To illustrate, let me walk you through some familiar cases.  A neophyte, diploma-still-warm teacher in a private language school (eikaiwa, hagwon, etc.) will find plenty of opportunity to apply a communicative curriculum, such as he understands it to be a curriculum at all.  He will likely find students who see the teacher as their equal (or inferior) and are willing to converse and engage in meaning-focused communication.  Conversely, attempts to break out the grammar terms that he remembers from grade school may be met with some disappointment or bemusement.  Meanwhile, a colleague in the middle of her MA may find theoretical justification for much of the classroom give-and-take.  She may develop a repertoire of conversation-based activities to scaffold the particular skills that she is becoming more aware of, and find students refreshed by the additional rigor in her classes.  She may miss the easy exchange of views and camaraderie when she moves on to college-level EFL, where students are inexperienced with communication, in numbers and in seating that make egalitarian rapport harder, and in thrall to the abstract and academic rather than the applied.  She finds that lectures on grammar are the smoothest parts of lessons, as everyone knows what to do or at least pretend to do.  Her department head, who occasionally receives complaints that the young lecturers ask students to use grammar without teaching it first, has a PhD and a research focus on “teachability of pragmatics and strategic competence”.  She rarely takes non-major courses anymore, preferring to skim the cream by taking upper division electives.  She is comfortable lecturing in CLIL-style classes to students capable of benefiting from that class style.  She has been frustrated when trying to apply a similar class style in non-major classes.

In ESL, we have many similar rungs of the ladder of prestige I have out outlined above, from private ESL (often perfunctory exchangers of tuition for visas) to Harvard University’s ELP and other programs designed to prepare students for undergraduate and graduate programs.  At community colleges, a single classroom may be used for both purposes on the same day: tuition-free, 0-unit adult ESL in the morning followed by academic writing for international or transfer students in the afternoon.  At the beginning and intermediate levels, adult ESL and credit ESL may even share most of their student base.  Where they differ most significantly within those levels is often in prestige.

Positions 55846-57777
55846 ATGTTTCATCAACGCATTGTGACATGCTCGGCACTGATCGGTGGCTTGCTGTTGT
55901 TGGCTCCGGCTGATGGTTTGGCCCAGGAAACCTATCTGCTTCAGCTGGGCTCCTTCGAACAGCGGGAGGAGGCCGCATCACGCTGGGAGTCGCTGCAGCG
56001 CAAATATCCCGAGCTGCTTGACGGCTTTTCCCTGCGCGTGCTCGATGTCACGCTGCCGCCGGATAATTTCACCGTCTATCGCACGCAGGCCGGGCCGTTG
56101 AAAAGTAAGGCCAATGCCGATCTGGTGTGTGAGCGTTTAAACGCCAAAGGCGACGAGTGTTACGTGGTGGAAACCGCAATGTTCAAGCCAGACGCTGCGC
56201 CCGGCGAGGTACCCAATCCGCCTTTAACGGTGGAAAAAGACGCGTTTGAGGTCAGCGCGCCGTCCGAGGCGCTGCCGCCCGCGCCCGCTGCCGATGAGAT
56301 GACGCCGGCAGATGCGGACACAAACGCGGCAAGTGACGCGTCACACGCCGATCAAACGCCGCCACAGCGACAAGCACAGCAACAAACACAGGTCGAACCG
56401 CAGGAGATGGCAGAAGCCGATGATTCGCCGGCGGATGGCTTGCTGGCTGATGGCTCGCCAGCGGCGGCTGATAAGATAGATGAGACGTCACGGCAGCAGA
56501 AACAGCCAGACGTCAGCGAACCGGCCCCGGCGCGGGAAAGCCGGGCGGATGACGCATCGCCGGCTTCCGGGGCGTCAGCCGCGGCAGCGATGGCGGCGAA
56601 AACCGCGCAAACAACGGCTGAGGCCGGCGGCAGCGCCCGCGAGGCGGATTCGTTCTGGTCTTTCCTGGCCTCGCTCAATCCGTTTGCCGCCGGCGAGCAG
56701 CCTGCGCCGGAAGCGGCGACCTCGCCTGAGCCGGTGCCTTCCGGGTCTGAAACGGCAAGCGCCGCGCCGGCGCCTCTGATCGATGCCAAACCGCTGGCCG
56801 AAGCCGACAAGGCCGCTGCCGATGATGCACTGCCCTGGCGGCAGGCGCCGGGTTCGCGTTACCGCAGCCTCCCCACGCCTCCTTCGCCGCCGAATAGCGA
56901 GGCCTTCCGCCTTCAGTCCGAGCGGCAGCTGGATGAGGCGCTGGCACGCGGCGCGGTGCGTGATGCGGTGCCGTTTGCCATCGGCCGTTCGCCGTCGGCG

(To set the stage more completely, let me say that the teachers in both the non-credit and credit programs have the same minimum qualifications and the two programs often share materials as well.  Credit classes, however, cost money, have closed enrollment (students can only add for the first few weeks), and have explicit matriculation goals in their course descriptions.  Adult ESL, being free, fills up faster, leading many students to take credit ESL although they do not intend to matriculate.)

Broadly, adult ESL is meant to serve integrative goals and credit ESL to serve instrumental goals, although both purport to be working toward long-term life goals such as employment and acculturation in a broad sense.  That said, it’s not unusual for students to take credit ESL to its highest level (or even highest non-writing level) and then stop before transferring, indicating to me at least that not a few see credit ESL at beginning and intermediate levels as a more expensive, more rigorous, “premium” version of adult ESL.  This has interesting implications in light of the Holliday Trap.

First, students are more likely to adopt a “traditional” listening-and-notetaking student role in credit ESL.  If I am right that they see it as basically a more “serious” version of adult ESL, they will prefer lectures to tasks and tasks to conversation.  It has certainly been my experience that it is much easier to get everyone in class to look at a projector screen than to talk amongst themselves, although talking with peers is the more intuitive human activity.  Students might expect to “receive” more knowledge rather than explore or co-construct it in a program that they perceive as more prestigious.

Second, students will approach even similar topics a more orthodox way.  My experience is that it takes much more prefacing and justification before introducing input-heavy methods in intermediate credit ESL than in either ESL writing (also credit) or especially in eikaiwa.  Students quite often see conversation tasks as a break rather than a task, and that is after a first-day PowerPoint and frequent reminders throughout the semester that, as Thornbury put it, “conversation is language at work”.  Not 100% of the class rejects communicative or input-focused methods, of course, but some pushback from most students and a lot from a few students is normal.

Third, students will regard the teacher as more of a source of knowledge and less of a peer. I’ve heard students’ opinions on other teachers in the credit program, and they tend to focus on the clarity of their grammar explanations rather than their rapport with the class or the chances for communication that they offer.  I’m not sure what students say about adult ESL teachers, but the few times I’ve seen them interact they’ve seemed much more egalitarian than what I’ve seen of credit ESL teachers (I’ve seen many, many more credit ESL teachers, as an assistant, as a sub, and at meetings).

The irony of this increased seriousness is that it doesn’t help credit ESL teachers to achieve their arguably more difficult goals.  As the Holliday Trap would imply, teachers tend to adopt more communicative and less pedantic methods as they accrue more education because these methods are supported by research.  An adult ESL teacher freed from the expectation to “teach” in the traditional sense is probably a more effective teacher overall as his or her modern methods have to wade through less of the tall grass of student expectations.

I suppose the ideal position is for the students to be in a rigorous, demanding course but not to realize it.